By Brian Johnson - 4th July 2013
The European Parliament has largely restricted itself to simply expressing its outrage. The Conservatives and Social Democrats have openly decried the US spying as a scandal. But they have failed to draw any serious conclusions, this is cowardly
Greens/EFA group co-president Rebecca Harms
We can no longer tolerate that the US or any other country's law is applied directly on EU territory. EU citizens must be guaranteed protection under our own EU laws
ALDE MEP Sophie in't Veld
The European parliament's civil liberties committee (LIBE) is to conduct an investigation into the US National Security Agency's (NSA) secret surveillance programmes.
The move follows new claims by US Prism whistleblower Edward Snowden in the German weekly news magazine Der Spiegel that the NSA had routinely bugged EU officials and offices in Brussels, New York and Washington.
The new allegations came just a few weeks after it was revealed that the NSA was also involved in secret surveillance that gathered EU citizen user data from internet giants such as Google and Microsoft.
The LIBE committee will be tasked with gathering evidence from both US and EU sources and is expected to present its findings by the end of the year.
Commenting on last week's Strasbourg vote, ALDE deputy Sophie in 't Veld said, "We can no longer tolerate that the US or any other country's law is applied directly on EU territory. EU citizens must be guaranteed protection under our own EU laws".
"Clearly this situation will have an impact on other policies. We must consider now if the [passenger names records] and Swift agreements are still tenable in the circumstances".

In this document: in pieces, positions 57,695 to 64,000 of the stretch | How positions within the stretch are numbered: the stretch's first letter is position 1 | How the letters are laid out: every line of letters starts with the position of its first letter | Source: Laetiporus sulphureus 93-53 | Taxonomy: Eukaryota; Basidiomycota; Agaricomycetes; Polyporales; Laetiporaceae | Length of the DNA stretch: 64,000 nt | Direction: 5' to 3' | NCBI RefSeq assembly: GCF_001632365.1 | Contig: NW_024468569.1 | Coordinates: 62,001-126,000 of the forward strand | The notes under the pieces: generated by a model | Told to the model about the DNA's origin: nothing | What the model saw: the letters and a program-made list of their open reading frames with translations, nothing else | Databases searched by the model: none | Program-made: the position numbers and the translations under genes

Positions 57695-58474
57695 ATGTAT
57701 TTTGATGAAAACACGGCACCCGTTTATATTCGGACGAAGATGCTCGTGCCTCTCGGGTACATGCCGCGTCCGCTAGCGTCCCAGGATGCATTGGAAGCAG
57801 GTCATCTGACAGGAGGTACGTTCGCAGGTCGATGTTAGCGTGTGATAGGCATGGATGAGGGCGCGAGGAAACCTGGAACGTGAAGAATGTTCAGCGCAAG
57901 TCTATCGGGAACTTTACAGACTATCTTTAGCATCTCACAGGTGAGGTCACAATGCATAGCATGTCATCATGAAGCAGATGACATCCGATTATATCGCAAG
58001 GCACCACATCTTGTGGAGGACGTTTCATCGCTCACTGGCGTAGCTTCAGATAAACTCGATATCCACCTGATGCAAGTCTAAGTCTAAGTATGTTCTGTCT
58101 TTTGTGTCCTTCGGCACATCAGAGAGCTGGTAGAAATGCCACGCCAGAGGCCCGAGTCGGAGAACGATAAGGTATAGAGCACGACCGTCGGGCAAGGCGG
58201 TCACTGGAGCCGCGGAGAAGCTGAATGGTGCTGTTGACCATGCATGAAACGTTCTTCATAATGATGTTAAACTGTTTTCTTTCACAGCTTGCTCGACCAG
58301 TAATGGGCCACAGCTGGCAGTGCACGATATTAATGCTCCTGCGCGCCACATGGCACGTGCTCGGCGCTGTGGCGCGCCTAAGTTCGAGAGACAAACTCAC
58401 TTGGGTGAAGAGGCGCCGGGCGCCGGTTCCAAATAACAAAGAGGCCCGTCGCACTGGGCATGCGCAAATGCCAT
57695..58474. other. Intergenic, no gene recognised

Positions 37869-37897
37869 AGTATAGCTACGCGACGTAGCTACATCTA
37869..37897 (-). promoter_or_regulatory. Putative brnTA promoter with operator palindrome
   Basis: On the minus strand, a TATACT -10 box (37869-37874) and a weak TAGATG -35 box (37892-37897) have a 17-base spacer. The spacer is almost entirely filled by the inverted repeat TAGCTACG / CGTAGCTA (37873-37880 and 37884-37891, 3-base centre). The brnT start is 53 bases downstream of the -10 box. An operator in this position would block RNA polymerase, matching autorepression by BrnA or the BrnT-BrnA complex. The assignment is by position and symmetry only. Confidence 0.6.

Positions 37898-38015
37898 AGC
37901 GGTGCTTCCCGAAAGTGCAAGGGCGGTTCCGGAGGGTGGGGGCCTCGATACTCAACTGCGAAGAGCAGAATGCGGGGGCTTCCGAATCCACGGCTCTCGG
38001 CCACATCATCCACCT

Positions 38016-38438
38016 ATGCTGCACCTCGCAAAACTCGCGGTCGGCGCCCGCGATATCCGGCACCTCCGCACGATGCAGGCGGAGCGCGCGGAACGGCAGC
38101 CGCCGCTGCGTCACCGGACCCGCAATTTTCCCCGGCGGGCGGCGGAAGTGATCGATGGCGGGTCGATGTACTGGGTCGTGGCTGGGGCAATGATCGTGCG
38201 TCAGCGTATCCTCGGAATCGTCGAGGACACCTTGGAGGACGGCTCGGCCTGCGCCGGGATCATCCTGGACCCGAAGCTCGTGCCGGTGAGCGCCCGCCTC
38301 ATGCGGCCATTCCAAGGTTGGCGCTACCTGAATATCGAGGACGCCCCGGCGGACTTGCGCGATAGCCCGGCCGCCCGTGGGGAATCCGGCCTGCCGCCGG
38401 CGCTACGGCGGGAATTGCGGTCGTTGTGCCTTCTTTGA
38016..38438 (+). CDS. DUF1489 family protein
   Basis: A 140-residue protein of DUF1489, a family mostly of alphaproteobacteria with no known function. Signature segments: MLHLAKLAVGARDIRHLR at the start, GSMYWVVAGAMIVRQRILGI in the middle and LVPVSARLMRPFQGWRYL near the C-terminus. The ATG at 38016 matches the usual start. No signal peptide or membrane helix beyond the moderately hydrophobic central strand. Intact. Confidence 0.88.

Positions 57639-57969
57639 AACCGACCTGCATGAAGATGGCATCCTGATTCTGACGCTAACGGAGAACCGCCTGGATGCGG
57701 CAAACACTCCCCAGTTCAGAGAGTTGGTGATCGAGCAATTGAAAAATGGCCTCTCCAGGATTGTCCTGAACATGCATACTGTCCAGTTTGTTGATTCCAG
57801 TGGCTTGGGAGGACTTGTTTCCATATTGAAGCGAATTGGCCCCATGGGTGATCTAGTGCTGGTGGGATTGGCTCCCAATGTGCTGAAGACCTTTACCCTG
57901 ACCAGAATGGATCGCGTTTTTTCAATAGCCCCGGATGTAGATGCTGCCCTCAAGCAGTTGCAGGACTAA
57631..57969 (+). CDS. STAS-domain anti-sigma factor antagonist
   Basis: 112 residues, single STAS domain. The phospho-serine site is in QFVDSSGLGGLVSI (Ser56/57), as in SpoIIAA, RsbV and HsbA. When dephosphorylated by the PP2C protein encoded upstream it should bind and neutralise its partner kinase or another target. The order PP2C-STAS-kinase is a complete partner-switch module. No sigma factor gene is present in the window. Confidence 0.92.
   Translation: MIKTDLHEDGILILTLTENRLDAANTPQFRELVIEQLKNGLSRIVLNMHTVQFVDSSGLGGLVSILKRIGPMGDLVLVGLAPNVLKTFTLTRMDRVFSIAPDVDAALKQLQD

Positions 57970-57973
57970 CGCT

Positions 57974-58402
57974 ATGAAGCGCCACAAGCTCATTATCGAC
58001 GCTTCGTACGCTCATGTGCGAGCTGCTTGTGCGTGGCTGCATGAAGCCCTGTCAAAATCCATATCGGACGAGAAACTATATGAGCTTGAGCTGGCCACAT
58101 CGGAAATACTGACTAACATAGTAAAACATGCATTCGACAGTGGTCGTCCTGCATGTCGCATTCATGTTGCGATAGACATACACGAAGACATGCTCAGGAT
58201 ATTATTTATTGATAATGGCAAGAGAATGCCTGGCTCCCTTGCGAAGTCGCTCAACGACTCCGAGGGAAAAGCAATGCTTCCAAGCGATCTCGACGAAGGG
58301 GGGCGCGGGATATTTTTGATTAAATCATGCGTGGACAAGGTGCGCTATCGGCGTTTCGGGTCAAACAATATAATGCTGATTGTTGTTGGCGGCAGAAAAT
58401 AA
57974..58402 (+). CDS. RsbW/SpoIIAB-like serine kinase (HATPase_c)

In 't Veld criticised the EU's response to the revelations, arguing that "The European Union must reflect in actions the gravity and magnitude of the problem we are confronted with."
"It is time the commission and the council finally act upon our repeated requests to solve the conflict of jurisdiction. We can no longer tolerate that the US or any other country's law is applied directly on EU territory. EU citizens must be guaranteed protection under our own EU laws".
The Dutch deputy also slated the setting up of a transatlantic expert group, outlined by justice and fundamental rights commissioner Viviane Reding on Wednesday, which is due to have its first meeting later this month.
"The creation of an EU-US expert group of civil servants meeting behind closed doors is not enough. We need political answers", said in 't Veld, who also called for US president Barack Obama to come before parliament to explain the NSA's actions.
A Greens/EFA group proposal to postpone the start of negotiations on a new free trade deal with Washington was however defeated.
"Unfortunately, there was no majority for our request to suspend the start of negotiations on the transatlantic free trade agreement until there are binding data protection standards in place," said Greens/EFA group co-president Rebecca Harms.
"However, we now want to give European citizens the opportunity to put pressure on the EU commission and therefore today launched an online petition against the opening of negotiations on the transatlantic free trade agreement."
Harms added, "The European parliament has largely restricted itself to simply expressing its outrage. The Conservatives and Social Democrats have openly decried the US spying as a scandal. But they have failed to draw any serious conclusions, this is cowardly.
"At least, the European parliament's civil liberties committee will now be able to start a comprehensive inquiry into the NSA spying activities. The US secret services' spy activities as well as European intelligence agencies' possible support of these activities needs to be fully explained."
Further comment came from Claude Moraes, justice and home affairs spokesperson for the S&D, who said, "This issue has now publicly exposed the risks of not having an overall transatlantic legal framework on data protection between the US and EU. The only way to avoid any misuse of EU citizens' data is to hold private companies responsible."
His colleague David Martin agreed, adding, "Maintaining the EU's high level of data protection is absolutely vital in the upcoming trade agreement with the US.
"No agreement should be concluded until the Prism revelations have been fully resolved and the EU receives assurances from the United States that EU citizens' fundamental rights will be protected," he said.